As part of the plan, the Small Business Administration will work to encourage lenders to give more financing for commercial retrofits. In addition, the administration will call on Congress to provide grants for local and state governments that streamline building codes and regulations as well as provide new tax credits for energy efficient buildings.

The president will call on corporate executives and heads of major universities to retrofit their buildings to save energy. He will also announce that he is using existing authorities to establish a program to train workers to retrofit buildings.

Obama will detail the cost of his proposal in his upcoming budget request. A senior administration official and a spokesperson for the White House Office of Management and Budget both refused to give a cost estimate of the proposal.

“There is a lot of information in the budget and it will be out in due course,” the senior administration official said.

A White House plan to eliminate tax breaks for the oil industry will pay for the energy efficiency proposal, the administration official said. The oil industry tax breaks proposal will also be outlined in Obama’s budget request.

A noble idea of the Obama administration but one that I do not feel is concrete or even well thought out.  Before this is implemented, a requirement should be that the Budget is passed and outlined to see how much this is going to cost the tax payers.

While Obama is optimistic that the tax breaks to big oil will fund this new environmental attempt- I would be surprised to see that happen.

Even though I am a Republican, I support Obama in his attempt and appreciate his focus on alternative energy and wish him the best of luck in this endeavor.

Copyright (c) February 3, 2011. All rights reserved.

Raise Big Oil’s Liability Cap and Protect the People.


Congress should raise the cap on oil companies’ liability for offshore spills and improve the U.S. Coast Guard’s ability to respond to spills in the Arctic, a presidential panel is set to conclude Tuesday, February 1, 2011.

The panel’s report, which could influence federal policy on offshore drilling, is also expected to recommend that as much as 80% of fines paid by companies for Clean Water Act violations in connection with last spring’s Deepwater Horizon accident go toward funding the long-term restoration of the Gulf Coast’s ecosystem, according to people familiar with the report.

The report will also call on the oil industry to establish a safety institute that would conduct audits of companies’ safety practices and cultures, the people said.

Some findings, such as those on the Arctic, could affect the pace with which the Obama administration approves permits to drill in certain offshore areas.

The panel, formally known as the National Commission on the BP Deepwater Horizon Oil Spill and Offshore Drilling, has expressed concern that the Coast Guard lacks vehicles capable of responding to a spill under Arctic winter conditions.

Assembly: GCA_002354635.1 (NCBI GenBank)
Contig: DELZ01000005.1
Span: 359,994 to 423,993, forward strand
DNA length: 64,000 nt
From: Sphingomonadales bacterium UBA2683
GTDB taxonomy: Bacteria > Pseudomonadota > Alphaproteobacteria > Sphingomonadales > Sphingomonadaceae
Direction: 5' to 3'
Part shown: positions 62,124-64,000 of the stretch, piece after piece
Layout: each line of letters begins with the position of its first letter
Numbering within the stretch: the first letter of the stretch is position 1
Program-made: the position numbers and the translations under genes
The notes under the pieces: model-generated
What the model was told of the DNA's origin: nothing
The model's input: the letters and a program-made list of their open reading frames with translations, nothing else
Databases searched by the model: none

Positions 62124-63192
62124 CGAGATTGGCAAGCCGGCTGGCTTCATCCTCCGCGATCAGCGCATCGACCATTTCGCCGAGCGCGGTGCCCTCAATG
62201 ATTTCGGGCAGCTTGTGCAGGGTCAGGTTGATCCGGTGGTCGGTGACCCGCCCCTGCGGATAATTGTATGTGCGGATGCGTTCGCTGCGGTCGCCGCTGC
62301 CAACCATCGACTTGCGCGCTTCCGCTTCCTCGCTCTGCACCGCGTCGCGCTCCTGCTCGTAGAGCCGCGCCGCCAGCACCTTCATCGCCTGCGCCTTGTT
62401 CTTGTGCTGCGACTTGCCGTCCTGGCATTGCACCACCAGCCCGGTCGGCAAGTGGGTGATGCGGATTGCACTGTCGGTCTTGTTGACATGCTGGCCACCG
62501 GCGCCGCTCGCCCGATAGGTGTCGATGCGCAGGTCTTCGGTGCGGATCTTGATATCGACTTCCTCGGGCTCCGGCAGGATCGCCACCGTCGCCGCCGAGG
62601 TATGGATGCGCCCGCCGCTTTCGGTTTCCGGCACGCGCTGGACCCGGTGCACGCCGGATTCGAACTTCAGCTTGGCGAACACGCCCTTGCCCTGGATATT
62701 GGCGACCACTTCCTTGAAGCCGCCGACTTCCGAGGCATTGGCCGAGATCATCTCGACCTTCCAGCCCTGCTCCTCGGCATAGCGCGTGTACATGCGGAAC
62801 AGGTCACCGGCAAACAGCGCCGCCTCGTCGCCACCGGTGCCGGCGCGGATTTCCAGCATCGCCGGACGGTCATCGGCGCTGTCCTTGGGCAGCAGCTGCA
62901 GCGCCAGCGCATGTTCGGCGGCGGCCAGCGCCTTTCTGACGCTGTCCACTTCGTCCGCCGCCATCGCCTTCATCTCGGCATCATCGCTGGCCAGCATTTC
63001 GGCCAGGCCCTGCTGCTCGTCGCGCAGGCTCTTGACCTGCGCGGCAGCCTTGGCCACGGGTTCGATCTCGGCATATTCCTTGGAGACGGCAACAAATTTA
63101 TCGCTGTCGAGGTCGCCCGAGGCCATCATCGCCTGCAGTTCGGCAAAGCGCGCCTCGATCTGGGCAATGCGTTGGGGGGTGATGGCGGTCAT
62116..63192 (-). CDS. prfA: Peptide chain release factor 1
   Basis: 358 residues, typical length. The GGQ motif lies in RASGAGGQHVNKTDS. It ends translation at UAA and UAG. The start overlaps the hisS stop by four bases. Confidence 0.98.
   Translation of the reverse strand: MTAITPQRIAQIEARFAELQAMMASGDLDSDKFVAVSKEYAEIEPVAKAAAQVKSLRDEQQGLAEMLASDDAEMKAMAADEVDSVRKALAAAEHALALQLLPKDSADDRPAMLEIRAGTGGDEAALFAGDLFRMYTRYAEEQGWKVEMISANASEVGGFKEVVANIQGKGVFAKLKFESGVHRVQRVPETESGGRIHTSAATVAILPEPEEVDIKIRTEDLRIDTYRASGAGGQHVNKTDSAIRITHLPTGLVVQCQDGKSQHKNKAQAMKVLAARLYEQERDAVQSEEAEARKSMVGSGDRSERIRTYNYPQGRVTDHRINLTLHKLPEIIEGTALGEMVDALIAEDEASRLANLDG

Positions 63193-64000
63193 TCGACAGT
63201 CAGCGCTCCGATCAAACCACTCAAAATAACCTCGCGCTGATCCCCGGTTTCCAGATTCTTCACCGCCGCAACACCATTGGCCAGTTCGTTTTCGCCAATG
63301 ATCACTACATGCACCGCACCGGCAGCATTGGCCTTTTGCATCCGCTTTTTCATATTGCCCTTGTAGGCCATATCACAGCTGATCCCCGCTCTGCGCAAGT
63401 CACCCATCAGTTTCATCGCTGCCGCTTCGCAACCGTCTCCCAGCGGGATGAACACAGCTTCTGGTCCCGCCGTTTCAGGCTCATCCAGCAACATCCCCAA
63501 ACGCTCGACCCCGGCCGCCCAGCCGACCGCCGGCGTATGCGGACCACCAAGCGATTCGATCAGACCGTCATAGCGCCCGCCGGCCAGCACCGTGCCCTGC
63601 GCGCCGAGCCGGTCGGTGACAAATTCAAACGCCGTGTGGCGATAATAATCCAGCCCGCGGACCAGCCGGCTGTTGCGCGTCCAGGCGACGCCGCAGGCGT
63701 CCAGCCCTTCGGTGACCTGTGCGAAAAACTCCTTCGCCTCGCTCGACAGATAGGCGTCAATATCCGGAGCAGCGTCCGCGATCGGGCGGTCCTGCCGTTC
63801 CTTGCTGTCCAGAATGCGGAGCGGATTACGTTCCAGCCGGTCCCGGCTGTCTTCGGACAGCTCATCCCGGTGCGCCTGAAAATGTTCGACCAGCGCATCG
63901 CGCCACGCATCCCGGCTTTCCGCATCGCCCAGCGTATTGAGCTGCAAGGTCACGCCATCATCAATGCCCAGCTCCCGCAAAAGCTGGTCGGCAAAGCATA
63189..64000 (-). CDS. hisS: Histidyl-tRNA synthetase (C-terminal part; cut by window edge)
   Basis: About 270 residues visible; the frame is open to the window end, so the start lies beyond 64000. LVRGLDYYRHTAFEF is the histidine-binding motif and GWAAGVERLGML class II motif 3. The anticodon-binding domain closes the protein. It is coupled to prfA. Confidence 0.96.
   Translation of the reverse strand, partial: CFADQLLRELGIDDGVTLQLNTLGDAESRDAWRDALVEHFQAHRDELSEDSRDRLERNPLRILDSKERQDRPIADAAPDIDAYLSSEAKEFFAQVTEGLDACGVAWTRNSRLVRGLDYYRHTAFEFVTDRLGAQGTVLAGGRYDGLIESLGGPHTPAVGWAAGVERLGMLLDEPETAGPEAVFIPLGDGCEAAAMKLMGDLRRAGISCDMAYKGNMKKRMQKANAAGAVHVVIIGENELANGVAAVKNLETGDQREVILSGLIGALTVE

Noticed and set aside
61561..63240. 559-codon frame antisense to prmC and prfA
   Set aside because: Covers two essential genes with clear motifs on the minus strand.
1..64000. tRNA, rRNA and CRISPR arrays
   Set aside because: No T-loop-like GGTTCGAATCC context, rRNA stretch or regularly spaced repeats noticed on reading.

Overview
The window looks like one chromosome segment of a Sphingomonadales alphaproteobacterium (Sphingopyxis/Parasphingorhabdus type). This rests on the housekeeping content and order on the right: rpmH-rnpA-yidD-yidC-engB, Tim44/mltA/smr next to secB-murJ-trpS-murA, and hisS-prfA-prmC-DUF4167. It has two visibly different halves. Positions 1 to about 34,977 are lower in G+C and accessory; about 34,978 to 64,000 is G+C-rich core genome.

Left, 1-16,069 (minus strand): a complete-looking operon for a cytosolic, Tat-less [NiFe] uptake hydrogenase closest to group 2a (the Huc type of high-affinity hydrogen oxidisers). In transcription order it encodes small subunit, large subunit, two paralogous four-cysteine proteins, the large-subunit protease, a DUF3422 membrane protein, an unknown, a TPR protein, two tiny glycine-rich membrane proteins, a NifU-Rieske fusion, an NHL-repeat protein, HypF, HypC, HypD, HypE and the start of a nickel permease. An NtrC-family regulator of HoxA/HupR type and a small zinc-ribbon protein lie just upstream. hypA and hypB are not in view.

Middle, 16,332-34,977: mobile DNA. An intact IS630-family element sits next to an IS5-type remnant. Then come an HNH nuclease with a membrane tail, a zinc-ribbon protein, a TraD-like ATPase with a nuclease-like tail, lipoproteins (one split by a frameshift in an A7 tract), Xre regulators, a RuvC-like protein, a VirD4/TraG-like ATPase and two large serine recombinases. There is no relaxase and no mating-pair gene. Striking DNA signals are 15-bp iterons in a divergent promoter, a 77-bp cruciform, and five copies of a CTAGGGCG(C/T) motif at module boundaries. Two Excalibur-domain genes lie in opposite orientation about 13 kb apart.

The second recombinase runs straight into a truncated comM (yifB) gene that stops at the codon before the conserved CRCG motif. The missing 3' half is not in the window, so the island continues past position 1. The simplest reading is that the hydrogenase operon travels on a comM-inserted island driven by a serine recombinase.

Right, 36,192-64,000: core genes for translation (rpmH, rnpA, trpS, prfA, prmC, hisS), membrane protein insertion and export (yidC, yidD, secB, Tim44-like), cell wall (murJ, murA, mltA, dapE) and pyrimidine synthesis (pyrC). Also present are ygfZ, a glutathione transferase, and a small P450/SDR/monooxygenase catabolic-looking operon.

Other recommendations would require congressional approval, making their enactment uncertain.

Legislation to eliminate the current $75 million cap on spill liability passed the House of Representatives last summer, but failed to advance in the Senate.

A spokesman for the commission, set up by President Barack Obama last spring, declined to comment in advance of a news conference Tuesday, where the panel is expected to release its findings. Shocker. Can somebody please tell me when Obama has ever been on the side of the victims of big oil? Don’t worry, Ill wait.

Last week, the commission released an excerpt of its report that concluded that the explosion that Gulf of Mexico oil spill that killed 11 workers on the rig and triggered the biggest offshore oil spill in U.S. history was an avoidable disaster that resulted from management failures by BP PLC and its contractors.

As a resident off the Gulf of Mexico, I was able to view the threat of big oil first hand. Almost 9 months later, I can still see the threat of big oil as it is encroaching upon our waters, sea beds and shorelines.  I can see the small businesses closing down due to misconception from People that NW Florida is out of business.

We are still very much alive, alebit more scarce as residents had to short close on their home and move out of state in the search for compensation.

I have seen and witnessed first hand the rehabilitation of our ocean life- birds, turtles and dolphins covered with oil- suffocated by the amount of pollution and despite my Republican leanings, I stand firm on this issue.

I understand the importance of having a low cap on oil; we dont want to discourage drilling. Or do we? Perhaps we can invest our monies into research and development of alternative energy so that we have a long term solution instead of a short term answer.

We need to raise the liability cap not only to encourage activity in alternative energy but also because of “accident” such as the Deep Water Horizon spill whose damages ran across Texas, Louisiana, Alabama, Mississippi and Florida. $75 million split 5 ways is a drop in the bucket.

To get rid of the liability cap or propose it to stay the same is a slap in the face to the coastal residents who depend on the Gulf of Mexico, which is prime for drilling, for daily living as well as the innocent animals who did nothing to bring about this act of greed and laziness.

In the meantime, please pray for big oil’s  liability cap to be raised and that the US citizens become the number one priority as opposed to big oil interests. Thank you from the bottom of my heart.

Copyright (c) January 30, 2011. All rights reserved.